Channels ▼

Andrew Koenig

Dr. Dobb's Bloggers

Elegance or Trickery: How To Free Memory

October 12, 2011

I'm continuing the elegance or trickery theme with an example that I think I originally got from Herb Sutter.

Suppose v is a vector<T>, and you want to free all of the memory that v is using. The obvious way to do so is


Alas, as so often happens in programming, the obvious solution doesn't do quite what we expect. This statement is equivalent to

v.erase(v.begin(), v.end());

which does, indeed, destroy all of v's elements. What it does not do is free all of the memory that those elements occupied. In fact, the library is prohibited from doing so, because calling v.erase is not allowed to change v's capacity, which is the number of elements that v can hold without reallocation.

One way to free that memory is to create a temporary, empty vector, and swap that vector's contents with v's elements. Then destroying the temporary vector will free the memory that v formerly used:

{ vector<T> temp;
   v.swap(temp); }

One would think that it would be possible to avoid having to make up a name for this vector by writing


instead of defining a named variable. Unfortunately, this example does not work because vector<T>() is an rvalue, and the parameter of v.swap expects an lvalue. What does work, however, is to swap the arguments of swap, so to speak, and write it this way:


The point is that even though vector<T>() is an rvalue, one can still call its member functions. In particular, it is possible to call its swap member function, so long as you give that member function an lvalue — in this case, v — as its argument.

As before, I invite discussion: Is this usage elegant, tricky, or both? And what characteristics of the code lead you to that conclusion?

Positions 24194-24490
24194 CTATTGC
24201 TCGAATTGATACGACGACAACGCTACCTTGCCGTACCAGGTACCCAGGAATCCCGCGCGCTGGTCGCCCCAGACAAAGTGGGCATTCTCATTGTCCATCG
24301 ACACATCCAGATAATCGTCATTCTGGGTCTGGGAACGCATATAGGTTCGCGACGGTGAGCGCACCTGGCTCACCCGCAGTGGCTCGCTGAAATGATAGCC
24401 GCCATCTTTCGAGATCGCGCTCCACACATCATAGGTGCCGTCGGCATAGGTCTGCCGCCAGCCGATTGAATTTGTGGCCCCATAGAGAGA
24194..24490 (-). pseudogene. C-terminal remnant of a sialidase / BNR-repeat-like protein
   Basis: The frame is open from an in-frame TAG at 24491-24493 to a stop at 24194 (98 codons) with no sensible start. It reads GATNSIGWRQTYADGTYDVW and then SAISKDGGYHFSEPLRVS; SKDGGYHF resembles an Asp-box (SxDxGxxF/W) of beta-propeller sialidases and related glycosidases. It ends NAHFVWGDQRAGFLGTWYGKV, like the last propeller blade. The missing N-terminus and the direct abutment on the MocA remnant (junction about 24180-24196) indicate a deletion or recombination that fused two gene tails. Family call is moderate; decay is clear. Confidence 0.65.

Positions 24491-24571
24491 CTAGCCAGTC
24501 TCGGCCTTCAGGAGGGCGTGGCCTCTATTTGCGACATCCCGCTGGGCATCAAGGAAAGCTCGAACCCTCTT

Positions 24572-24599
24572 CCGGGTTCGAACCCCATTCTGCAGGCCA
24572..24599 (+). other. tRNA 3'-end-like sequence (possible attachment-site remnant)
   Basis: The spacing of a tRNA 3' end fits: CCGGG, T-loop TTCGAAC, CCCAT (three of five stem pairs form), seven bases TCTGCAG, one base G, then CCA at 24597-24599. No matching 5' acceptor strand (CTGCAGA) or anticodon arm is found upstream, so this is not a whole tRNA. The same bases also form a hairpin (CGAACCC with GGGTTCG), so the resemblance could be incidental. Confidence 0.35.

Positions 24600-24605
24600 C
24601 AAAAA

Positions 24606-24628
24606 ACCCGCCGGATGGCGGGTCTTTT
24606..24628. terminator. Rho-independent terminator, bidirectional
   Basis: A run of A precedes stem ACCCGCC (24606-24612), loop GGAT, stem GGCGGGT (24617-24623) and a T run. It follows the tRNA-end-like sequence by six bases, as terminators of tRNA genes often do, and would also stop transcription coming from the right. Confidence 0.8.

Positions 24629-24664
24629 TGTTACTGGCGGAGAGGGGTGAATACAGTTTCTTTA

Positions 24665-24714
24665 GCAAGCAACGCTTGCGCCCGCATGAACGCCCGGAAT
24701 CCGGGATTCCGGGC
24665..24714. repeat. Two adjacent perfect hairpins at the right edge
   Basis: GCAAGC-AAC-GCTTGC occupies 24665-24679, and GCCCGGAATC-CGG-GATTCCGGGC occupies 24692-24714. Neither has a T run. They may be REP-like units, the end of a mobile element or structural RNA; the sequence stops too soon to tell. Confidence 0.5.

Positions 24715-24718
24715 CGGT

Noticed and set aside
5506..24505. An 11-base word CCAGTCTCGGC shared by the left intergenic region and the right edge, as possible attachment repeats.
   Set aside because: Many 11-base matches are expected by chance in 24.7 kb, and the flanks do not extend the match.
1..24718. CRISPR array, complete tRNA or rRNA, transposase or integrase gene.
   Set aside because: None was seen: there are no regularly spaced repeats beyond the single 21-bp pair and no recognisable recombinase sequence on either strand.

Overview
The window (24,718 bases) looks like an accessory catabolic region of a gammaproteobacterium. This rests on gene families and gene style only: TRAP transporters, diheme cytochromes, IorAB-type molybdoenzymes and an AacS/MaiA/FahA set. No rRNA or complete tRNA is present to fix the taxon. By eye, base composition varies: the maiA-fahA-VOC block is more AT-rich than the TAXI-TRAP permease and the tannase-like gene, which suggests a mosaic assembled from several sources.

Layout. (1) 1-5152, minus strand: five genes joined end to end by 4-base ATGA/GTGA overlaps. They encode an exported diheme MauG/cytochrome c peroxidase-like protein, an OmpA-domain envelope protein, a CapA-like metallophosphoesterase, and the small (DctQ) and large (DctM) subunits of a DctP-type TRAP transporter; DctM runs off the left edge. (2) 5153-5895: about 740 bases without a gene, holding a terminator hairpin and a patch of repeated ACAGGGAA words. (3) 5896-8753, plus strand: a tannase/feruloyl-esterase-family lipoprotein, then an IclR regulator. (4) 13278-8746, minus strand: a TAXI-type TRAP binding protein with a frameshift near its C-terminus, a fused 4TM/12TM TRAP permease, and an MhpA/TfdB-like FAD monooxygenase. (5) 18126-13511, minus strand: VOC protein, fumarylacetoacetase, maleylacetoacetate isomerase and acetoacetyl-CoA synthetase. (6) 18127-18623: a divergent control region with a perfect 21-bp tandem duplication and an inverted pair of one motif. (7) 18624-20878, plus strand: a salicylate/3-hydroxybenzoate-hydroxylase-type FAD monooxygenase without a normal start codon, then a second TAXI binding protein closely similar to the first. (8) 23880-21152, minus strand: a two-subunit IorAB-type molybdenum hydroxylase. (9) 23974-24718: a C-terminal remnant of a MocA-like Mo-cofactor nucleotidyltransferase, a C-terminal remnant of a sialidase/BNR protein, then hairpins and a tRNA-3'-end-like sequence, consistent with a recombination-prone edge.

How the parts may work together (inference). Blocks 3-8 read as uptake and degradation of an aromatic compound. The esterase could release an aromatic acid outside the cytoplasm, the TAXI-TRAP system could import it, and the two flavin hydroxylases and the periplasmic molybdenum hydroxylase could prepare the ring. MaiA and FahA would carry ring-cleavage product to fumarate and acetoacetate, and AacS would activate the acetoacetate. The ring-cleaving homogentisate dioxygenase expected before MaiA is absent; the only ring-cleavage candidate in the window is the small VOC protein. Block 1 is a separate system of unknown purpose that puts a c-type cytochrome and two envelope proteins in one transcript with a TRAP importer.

Related Reading

More Insights

Currently we allow the following HTML tags in comments:

Single tags

These tags can be used alone and don't need an ending tag.

<br> Defines a single line break

<hr> Defines a horizontal line

Matching tags

These require an ending tag - e.g. <i>italic text</i>

<a> Defines an anchor

<b> Defines bold text

<big> Defines big text

<blockquote> Defines a long quotation

<caption> Defines a table caption

<cite> Defines a citation

<code> Defines computer code text

<em> Defines emphasized text

<fieldset> Defines a border around elements in a form

<h1> This is heading 1

<h2> This is heading 2

<h3> This is heading 3

<h4> This is heading 4

<h5> This is heading 5

<h6> This is heading 6

<i> Defines italic text

<p> Defines a paragraph

<pre> Defines preformatted text

<q> Defines a short quotation

<samp> Defines sample computer code text

<small> Defines small text

<span> Defines a section in a document

<s> Defines strikethrough text

<strike> Defines strikethrough text

<strong> Defines strong text

<sub> Defines subscripted text

<sup> Defines superscripted text

<u> Defines underlined text

Dr. Dobb's encourages readers to engage in spirited, healthy debate, including taking us to task. However, Dr. Dobb's moderates all comments posted to our site, and reserves the right to modify or remove any content that it determines to be derogatory, offensive, inflammatory, vulgar, irrelevant/off-topic, racist or obvious marketing or spam. Dr. Dobb's further reserves the right to disable the profile of any commenter participating in said activities.

Disqus Tips To upload an avatar photo, first complete your Disqus profile. | View the list of supported HTML tags you can use to style comments. | Please read our commenting policy.